How to clean Bed mattresses,Futon mattresses & box springs

Bed mattresses

Would you crawl into bed with a bunch of bugs? No? Well you do. Every single night. They are called dust mites, and they are everywhere. They thrive on dead skin, your dead skin. Yum. Yum. If you aren’t completely disgusted by now, check out our article on Dust Mites, to find out why they contribute to allergy problems.

In addition to these dust mites, their feces, and all that dead skin they are waiting to munch on, your bed also collects dust, lint, hairs, and other assorted debris that is floating around our homes.

Regular cleaning of your bed mattress, and the bed sheets keeps these potential allergens in check. It also will increase the life span of your sleeping habitat.

The bed mattress should be flipped over a couple times per year. It is a great idea to co-ordinate it with changing your clocks to and from day light savings time, or on Independence Day and New Years Eve, if you don’t have much of a life outside your home.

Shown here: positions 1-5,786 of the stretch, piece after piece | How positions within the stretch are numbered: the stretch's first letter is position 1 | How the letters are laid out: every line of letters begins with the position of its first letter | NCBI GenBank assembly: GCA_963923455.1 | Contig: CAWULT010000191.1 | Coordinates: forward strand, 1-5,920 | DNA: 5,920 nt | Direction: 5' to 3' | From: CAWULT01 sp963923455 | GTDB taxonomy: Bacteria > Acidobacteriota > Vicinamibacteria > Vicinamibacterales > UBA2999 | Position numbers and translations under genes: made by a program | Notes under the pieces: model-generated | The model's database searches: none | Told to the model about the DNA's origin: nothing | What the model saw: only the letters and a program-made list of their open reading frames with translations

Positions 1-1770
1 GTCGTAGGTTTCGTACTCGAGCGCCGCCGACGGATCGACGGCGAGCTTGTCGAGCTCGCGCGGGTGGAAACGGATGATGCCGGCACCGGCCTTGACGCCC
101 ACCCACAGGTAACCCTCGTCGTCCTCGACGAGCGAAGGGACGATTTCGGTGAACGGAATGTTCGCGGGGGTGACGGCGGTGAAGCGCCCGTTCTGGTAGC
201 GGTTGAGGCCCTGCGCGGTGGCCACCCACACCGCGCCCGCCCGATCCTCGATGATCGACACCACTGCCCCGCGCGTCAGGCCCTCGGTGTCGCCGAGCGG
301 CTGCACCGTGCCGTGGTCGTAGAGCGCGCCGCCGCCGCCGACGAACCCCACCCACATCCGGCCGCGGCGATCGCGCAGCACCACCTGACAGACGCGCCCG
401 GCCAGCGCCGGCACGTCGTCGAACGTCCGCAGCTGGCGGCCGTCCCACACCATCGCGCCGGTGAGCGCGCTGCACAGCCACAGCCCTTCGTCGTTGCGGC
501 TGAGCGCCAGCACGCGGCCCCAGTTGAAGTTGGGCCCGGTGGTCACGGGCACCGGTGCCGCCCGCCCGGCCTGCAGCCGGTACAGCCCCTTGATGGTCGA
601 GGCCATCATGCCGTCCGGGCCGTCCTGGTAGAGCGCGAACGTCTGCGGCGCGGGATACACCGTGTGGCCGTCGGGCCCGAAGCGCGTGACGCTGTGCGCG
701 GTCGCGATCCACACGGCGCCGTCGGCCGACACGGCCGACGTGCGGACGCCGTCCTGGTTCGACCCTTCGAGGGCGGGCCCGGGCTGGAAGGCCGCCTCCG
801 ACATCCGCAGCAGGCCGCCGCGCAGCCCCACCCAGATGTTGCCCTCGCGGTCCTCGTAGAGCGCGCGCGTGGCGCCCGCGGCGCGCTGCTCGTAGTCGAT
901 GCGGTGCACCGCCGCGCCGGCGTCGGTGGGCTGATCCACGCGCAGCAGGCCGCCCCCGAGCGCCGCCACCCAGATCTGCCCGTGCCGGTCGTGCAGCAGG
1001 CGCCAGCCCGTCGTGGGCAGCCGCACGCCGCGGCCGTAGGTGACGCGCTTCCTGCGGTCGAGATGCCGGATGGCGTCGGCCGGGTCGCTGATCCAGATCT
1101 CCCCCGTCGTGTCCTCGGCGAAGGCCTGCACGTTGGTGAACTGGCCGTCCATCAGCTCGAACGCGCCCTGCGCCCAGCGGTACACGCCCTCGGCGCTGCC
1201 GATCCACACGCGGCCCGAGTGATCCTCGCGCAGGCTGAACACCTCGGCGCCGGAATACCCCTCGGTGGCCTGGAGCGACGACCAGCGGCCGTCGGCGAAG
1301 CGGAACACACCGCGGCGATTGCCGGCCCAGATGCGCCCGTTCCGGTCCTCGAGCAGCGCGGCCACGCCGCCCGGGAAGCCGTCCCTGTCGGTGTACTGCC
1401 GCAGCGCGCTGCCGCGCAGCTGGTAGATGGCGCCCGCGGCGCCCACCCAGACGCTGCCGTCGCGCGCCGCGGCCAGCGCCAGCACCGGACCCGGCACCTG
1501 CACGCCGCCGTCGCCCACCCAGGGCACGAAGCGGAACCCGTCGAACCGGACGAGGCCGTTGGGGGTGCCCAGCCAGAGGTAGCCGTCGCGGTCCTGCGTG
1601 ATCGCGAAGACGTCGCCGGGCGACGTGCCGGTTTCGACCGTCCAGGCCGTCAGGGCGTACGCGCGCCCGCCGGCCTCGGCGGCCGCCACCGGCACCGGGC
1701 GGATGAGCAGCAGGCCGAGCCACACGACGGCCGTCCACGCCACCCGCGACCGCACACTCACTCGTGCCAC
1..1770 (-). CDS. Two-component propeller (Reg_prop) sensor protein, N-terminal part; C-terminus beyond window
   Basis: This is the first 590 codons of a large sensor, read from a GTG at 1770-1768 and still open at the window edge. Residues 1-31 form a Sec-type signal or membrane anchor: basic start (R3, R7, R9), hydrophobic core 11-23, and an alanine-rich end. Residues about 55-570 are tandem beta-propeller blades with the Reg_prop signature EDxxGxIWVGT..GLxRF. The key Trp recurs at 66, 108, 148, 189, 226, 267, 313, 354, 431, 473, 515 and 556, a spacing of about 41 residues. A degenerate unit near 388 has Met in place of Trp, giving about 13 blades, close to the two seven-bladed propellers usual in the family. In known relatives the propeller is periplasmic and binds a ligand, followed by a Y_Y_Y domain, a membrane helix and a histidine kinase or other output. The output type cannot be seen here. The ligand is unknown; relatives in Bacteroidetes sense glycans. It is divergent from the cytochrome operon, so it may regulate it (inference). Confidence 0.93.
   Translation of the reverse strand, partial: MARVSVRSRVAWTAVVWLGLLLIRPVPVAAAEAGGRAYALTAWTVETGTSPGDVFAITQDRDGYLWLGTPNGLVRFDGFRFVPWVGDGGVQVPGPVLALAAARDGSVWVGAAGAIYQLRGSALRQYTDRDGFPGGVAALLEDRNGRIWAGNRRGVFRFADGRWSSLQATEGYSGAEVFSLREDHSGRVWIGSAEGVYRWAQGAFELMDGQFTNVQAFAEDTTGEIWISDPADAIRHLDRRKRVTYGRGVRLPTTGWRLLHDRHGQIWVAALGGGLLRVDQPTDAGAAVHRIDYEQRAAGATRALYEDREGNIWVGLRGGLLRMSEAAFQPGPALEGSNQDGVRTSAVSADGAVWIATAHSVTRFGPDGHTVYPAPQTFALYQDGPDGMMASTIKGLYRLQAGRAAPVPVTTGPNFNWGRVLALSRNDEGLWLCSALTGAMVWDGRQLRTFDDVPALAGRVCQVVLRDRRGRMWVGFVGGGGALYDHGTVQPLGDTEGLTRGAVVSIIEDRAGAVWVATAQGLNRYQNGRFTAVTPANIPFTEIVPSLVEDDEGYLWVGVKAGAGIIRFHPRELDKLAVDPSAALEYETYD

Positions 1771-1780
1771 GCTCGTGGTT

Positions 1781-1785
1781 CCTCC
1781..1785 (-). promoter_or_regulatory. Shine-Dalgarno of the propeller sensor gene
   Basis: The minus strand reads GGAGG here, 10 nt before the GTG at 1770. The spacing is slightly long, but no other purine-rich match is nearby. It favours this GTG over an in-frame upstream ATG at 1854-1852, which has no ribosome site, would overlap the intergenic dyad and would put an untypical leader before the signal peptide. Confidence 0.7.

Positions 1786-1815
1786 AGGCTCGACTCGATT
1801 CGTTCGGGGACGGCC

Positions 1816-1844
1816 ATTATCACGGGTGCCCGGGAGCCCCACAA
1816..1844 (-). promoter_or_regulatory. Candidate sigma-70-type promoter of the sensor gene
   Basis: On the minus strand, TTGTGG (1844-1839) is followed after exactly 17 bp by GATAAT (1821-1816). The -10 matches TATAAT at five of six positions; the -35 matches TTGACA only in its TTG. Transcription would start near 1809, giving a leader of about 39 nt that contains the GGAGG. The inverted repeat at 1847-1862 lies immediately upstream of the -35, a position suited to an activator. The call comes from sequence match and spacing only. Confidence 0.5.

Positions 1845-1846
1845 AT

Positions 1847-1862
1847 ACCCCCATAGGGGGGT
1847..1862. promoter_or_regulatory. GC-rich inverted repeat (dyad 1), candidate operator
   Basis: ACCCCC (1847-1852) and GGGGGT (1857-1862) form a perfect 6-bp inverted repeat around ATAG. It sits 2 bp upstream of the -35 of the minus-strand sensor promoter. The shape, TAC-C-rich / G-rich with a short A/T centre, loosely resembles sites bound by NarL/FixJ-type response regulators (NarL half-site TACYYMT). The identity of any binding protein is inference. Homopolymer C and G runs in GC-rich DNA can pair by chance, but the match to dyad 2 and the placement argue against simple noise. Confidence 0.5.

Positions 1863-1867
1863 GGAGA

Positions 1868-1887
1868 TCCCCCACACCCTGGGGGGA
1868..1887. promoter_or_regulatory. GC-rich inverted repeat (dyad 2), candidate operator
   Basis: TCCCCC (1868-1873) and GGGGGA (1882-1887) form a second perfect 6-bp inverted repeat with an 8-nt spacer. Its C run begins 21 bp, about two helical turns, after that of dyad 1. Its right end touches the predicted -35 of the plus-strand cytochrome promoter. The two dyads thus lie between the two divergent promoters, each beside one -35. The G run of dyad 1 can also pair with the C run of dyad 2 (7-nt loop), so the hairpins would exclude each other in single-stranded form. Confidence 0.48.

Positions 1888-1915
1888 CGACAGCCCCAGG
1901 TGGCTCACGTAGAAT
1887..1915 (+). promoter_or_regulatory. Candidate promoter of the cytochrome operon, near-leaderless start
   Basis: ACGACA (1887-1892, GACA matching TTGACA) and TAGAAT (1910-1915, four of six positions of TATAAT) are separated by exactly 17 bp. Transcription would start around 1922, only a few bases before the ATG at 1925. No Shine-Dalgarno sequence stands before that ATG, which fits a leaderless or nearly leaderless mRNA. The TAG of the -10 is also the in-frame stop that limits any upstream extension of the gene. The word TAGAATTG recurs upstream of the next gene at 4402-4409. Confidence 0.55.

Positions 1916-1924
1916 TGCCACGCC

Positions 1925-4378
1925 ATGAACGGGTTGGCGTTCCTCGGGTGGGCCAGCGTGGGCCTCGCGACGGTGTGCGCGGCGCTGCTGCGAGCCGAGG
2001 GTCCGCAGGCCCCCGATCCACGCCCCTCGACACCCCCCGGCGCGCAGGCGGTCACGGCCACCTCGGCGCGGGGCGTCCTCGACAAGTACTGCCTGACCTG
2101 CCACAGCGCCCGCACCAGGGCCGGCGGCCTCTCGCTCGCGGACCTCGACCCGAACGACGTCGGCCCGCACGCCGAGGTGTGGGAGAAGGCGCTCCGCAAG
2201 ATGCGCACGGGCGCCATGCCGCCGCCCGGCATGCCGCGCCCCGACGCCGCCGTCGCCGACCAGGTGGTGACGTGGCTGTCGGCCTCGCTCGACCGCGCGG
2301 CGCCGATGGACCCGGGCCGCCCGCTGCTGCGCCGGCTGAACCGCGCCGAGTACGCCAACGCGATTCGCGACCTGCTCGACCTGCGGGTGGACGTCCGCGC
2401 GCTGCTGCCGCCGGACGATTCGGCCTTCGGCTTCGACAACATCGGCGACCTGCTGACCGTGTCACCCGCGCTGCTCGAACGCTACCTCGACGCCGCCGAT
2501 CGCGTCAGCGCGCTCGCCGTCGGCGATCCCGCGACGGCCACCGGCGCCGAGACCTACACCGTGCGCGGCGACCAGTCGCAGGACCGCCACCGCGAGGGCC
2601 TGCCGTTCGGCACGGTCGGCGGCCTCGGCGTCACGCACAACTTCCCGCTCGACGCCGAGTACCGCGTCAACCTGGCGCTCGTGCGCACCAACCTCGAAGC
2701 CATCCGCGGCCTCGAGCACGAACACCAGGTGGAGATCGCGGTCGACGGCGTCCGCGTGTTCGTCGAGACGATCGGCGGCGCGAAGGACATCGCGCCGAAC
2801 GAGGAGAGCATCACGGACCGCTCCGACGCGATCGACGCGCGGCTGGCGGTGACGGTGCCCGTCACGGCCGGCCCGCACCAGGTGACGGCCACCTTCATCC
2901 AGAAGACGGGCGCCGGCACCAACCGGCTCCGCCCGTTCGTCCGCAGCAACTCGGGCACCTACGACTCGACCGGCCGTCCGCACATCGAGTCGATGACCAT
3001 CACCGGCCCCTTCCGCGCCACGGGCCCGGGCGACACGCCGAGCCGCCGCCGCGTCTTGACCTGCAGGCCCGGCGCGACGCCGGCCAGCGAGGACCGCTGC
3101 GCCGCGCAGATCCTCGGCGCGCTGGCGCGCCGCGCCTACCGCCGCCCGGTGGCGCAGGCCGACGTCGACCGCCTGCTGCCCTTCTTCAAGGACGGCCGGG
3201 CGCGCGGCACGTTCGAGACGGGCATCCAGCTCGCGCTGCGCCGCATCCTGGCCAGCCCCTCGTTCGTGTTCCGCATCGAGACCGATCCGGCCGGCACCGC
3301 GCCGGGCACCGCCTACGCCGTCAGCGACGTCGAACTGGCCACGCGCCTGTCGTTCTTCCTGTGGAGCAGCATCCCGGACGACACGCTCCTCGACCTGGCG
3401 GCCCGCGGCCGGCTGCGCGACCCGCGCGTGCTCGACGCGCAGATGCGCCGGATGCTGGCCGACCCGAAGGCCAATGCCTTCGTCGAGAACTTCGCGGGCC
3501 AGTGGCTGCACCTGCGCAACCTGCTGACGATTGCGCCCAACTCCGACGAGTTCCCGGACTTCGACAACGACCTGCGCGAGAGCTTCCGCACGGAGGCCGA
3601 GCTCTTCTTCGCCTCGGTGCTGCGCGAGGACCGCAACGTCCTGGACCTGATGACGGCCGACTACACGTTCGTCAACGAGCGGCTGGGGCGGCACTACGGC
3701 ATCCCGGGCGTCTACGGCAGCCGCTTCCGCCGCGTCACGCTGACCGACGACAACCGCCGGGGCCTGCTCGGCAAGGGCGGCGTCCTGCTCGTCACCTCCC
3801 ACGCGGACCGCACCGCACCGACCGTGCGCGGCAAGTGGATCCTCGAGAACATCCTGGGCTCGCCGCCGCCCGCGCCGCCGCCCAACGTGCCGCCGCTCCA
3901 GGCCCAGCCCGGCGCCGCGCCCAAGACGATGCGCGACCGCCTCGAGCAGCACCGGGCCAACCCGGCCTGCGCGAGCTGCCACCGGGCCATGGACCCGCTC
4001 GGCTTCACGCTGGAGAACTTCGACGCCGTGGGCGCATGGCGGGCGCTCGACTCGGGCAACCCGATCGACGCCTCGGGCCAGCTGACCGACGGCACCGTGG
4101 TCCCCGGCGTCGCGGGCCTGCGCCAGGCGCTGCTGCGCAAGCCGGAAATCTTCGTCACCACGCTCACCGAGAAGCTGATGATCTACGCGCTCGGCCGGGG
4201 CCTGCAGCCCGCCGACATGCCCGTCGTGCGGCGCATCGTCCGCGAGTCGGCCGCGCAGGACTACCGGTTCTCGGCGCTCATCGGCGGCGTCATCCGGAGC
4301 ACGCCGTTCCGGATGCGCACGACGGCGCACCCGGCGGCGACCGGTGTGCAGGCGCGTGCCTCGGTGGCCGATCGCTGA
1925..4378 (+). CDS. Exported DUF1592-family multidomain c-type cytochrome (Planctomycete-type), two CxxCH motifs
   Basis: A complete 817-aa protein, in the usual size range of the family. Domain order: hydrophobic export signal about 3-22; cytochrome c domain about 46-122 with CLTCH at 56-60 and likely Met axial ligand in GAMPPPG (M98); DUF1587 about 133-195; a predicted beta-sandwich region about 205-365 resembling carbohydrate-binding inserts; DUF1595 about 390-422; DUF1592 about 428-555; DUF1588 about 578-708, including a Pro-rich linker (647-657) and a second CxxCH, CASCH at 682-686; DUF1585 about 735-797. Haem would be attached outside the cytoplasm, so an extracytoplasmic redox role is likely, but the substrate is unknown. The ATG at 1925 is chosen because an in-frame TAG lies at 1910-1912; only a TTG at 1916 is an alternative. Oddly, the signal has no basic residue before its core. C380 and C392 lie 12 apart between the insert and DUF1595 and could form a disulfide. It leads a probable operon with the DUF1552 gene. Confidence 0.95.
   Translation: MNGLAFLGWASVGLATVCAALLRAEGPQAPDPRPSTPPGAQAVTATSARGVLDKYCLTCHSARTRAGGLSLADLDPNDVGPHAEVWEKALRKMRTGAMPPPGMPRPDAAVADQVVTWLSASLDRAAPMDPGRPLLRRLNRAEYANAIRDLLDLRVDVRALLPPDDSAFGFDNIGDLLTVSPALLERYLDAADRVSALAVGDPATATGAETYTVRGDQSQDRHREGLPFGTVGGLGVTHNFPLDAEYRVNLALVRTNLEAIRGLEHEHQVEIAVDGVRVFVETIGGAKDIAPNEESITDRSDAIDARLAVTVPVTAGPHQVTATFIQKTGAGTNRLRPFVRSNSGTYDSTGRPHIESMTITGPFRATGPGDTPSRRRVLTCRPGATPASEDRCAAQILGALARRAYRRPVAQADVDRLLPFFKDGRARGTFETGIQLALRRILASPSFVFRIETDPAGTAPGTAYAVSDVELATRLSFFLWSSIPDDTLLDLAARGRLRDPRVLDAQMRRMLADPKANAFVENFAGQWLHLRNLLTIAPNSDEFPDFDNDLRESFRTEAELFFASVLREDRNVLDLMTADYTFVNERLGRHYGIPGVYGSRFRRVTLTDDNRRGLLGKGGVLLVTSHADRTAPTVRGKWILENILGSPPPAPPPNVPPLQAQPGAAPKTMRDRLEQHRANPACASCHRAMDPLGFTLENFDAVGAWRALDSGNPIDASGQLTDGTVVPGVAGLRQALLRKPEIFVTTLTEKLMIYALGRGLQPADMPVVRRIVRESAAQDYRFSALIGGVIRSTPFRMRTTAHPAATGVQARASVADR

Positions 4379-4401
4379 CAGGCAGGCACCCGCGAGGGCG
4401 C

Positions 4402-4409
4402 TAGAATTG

The first time flip it over side for side, and the next time flip it over end for end (A note left between the mattress can remind you which way it is suppose to be flipped). This equalizes the wear of the mattress, and minimizes peaks and valleys. It is also a good plan on “flipping day” to vacuum the entire bed mattress and box spring. If you use a plastic mattress cover, wipe it down after vacuuming with a disinfectant.

Plastic covers are a must for young children who might have a periodic bed wetting accident. If you don’t have a cover when one of these accidents happens, check out the tip in our data base on cleaning urine from a mattress.

Futon mattresses

Although thought to be owned only by starving college students, there are those of us who have grown to love our futons. Like mattresses there are dozens of different firmness levels, and methods of construction depending on the manufacturer.

Typically there is a foam core, wrapped with cotton, in a heavy cotton fabric envelope. When cleaning, you should avoid getting a futon too wet, as it takes forever, or possibly longer, to dry completely. A moist futon is a bad thing, as warm, moist, dark areas tend to grown things (like fungus and mildew) that we don’t normally want to sleep with. Stains should be removed with as little water as possible, and usually blotting with a damp rag will remove most surface stains.

Futons should be rolled up every couple of months, and allowed to stay rolled up tight for an entire day, if possible. Turning them frequently will also lengthen their useful life significantly.

Sweet dreams